9.5 Stinespring’s dilation and Kraus’s ambiguity

Once we start playing with adding physical systems and increasing the dimension of the underlying Hilbert space, it is convenient to switch from unitaries to isometries.180 This is more for mathematical simplicity than physical insight, but it is always good to declutter our equations a bit if we can.

Recall that any unitary transformation of the combined system \mathcal{AB} can be written as U = \sum_{i,j}|i\rangle\langle j|\otimes B_{ij} = \begin{bmatrix} B_{11} & B_{12} & B_{13} & \ldots \\B_{21} & B_{22} & B_{23} & \ldots \\B_{31} & B_{32} & B_{33} & \ldots \\\vdots & \vdots & \vdots & \ddots \end{bmatrix} where the B_{ij} are operators acting on the the Hilbert space \mathcal{H}_\mathcal{B}, and where the B_{ij} are not necessarily unitary, but (in order for the overall transformation U to be unitary) satisfy \begin{aligned} \sum_i B_{ik}^\dagger B_{il} &= \delta_{kl} \mathbf{1}_\mathcal{AB} \\\sum_i B_{ki}B_{li}^\dagger &= \delta_{kl} \mathbf{1}_\mathcal{B} \end{aligned} Also recall that, when we fix the initial state of system \mathcal{A} to be |k\rangle, we know that U acts by U\colon |k\rangle\otimes|\psi\rangle \longmapsto \sum_i |i\rangle\otimes B_{ik}|\psi\rangle for an arbitrary state |\psi\rangle of \mathcal{B}.

This allows us to define an isometry V\colon\mathcal{H}_\mathcal{B}\to\mathcal{H}_\mathcal{A}\otimes\mathcal{H}_\mathcal{B} by V\colon |\psi\rangle \longmapsto \sum_i|i\rangle\otimes E_i|\psi\rangle where E_i\coloneqq B_{ik}, which satisfy \sum_i E_i^\dagger E_i=\mathbf{1}_{\mathcal{B}}.

The matrix representation of an isometry is a rectangular matrix given by selecting only a few of the columns from a unitary matrix; here, with |k\rangle fixed, it is only the k-th column of the block matrix U that determines the evolution of \mathcal{B}, as shown in Figure 9.1.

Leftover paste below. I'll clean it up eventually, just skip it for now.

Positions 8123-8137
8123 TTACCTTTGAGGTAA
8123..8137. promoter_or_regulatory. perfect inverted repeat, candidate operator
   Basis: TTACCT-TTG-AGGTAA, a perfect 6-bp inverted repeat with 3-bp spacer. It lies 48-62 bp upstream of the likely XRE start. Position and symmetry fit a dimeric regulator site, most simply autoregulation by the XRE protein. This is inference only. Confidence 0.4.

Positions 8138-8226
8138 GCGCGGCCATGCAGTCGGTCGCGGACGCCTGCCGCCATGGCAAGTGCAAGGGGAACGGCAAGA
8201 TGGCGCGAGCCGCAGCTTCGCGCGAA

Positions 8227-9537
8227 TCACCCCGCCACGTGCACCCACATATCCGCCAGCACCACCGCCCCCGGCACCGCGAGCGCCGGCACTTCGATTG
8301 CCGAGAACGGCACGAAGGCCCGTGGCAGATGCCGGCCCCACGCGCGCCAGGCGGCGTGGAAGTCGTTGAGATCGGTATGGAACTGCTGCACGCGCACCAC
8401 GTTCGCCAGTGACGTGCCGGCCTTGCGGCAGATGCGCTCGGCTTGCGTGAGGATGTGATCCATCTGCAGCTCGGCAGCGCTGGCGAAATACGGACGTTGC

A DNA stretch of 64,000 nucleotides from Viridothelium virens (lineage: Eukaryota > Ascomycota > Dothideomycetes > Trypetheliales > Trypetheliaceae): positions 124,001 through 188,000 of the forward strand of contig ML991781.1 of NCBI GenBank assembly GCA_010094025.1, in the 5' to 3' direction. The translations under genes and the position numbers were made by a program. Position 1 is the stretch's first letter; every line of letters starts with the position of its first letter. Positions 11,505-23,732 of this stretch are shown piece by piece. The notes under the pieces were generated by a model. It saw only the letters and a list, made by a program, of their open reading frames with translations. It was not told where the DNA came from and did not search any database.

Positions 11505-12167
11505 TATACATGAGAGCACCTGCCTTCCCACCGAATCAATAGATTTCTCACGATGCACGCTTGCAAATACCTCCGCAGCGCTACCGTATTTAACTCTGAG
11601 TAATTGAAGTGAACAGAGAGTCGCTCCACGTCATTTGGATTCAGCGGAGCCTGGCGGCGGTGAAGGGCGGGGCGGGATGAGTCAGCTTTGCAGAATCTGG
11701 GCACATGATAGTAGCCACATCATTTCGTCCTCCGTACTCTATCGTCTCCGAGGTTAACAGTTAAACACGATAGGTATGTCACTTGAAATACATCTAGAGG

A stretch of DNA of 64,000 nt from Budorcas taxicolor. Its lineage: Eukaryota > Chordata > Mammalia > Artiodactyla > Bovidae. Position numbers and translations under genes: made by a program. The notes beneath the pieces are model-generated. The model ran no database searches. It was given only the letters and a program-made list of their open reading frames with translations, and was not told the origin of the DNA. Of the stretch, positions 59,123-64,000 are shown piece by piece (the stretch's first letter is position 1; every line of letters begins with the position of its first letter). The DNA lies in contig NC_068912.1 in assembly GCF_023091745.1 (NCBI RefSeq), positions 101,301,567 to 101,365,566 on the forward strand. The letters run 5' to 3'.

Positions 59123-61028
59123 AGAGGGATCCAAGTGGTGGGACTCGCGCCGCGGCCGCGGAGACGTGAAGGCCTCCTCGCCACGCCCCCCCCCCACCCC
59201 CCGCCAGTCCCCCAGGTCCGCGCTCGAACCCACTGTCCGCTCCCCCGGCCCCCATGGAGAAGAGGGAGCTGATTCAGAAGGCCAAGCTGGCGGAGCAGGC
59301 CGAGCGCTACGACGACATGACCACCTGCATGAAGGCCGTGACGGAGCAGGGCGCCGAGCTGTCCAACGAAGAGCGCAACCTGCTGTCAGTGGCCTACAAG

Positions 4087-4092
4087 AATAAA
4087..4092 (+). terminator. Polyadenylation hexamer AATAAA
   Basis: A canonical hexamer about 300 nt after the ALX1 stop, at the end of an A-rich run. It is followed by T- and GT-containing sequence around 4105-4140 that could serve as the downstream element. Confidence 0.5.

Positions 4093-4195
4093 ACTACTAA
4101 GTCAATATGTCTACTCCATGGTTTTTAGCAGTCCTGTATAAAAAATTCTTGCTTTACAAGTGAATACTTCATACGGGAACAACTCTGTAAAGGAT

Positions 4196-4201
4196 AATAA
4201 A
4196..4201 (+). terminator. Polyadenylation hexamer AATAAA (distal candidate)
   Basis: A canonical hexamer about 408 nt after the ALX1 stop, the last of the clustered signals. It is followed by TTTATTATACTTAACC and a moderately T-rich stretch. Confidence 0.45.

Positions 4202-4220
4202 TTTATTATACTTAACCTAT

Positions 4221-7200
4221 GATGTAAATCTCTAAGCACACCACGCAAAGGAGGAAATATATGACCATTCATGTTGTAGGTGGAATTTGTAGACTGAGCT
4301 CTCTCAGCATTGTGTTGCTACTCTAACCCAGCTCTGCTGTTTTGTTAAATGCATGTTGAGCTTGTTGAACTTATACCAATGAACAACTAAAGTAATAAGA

For k=2, the second block column is selected. The matrix representation of the isometry V on the right-hand side look like a column vector, but remember that the entries E_i\coloneqq B_{ik} are matrices.

Figure 9.1: For k=2, the second block column is selected. The matrix representation of the isometry V on the right-hand side look like a column vector, but remember that the entries E_i\coloneqq B_{ik} are matrices.

Let us now rephrase our derivation of the evolution of system \mathcal{B} using isometries. Note that the isometry V in Figure 9.1 acts by |\psi\rangle\langle\psi| \longmapsto V|\psi\rangle\langle\psi|V^\dagger = \sum_{i,j} |i\rangle\langle j| \otimes E_i|\psi\rangle\langle\psi| E_j^\dagger. We trace out \mathcal{A} (recalling that \operatorname{tr}|i\rangle\langle j| = \langle i|j\rangle=\delta_{ij}) and express the evolution of system \mathcal{B} (which is allowed to have a mixed input state \rho, since these can always be expressed as statistical mixtures of pure states |\psi\rangle) as \rho \longmapsto \rho' = \operatorname{tr}_\mathcal{A} V\rho V^\dagger =\sum_i E_i\rho E_i^\dagger, where \sum_iE_i^\dagger E_i=\mathbf{1}. This expression shows two different ways of looking at quantum evolutions, and both have their own name.181

Stinespring dilation. Any quantum channel \mathcal{E} can be thought of as arising from a unitary evolution on a dilated system. When we combine tensoring and the unitary evolution into an isometry V, we can express the action of the channel \mathcal{E} as \rho \longmapsto \rho'= \operatorname{tr}_\mathcal{A} V\rho V^\dagger, where we trace out a suitably chosen ancilla \mathcal{A}. This is the approach that we discussed in Section 9.4. In quantum information science, we often refer to this approach as the Church of the Larger Hilbert Space.

Kraus representation (a.k.a. operator-sum decomposition). It is often more convenient to not deal with a larger Hilbert space, but to instead work with operators directly between the input and output Hilbert spaces, avoiding the middle one completely: \rho \longmapsto \rho'= \sum_i E_i\rho E_i^\dagger where the Kraus operators (or effects) E_i satisfy the normalisation condition \sum_i E^\dagger_iE_i=\mathbf{1} (also known as the completeness relation). Here we avoid dragging in the ancilla, which can be a good thing, since ancillas typically represent environments that can be very large and complex. Note that this operator–sum decomposition is not unique, since the Kraus operators E_i depend on the choice of basis in the ancilla.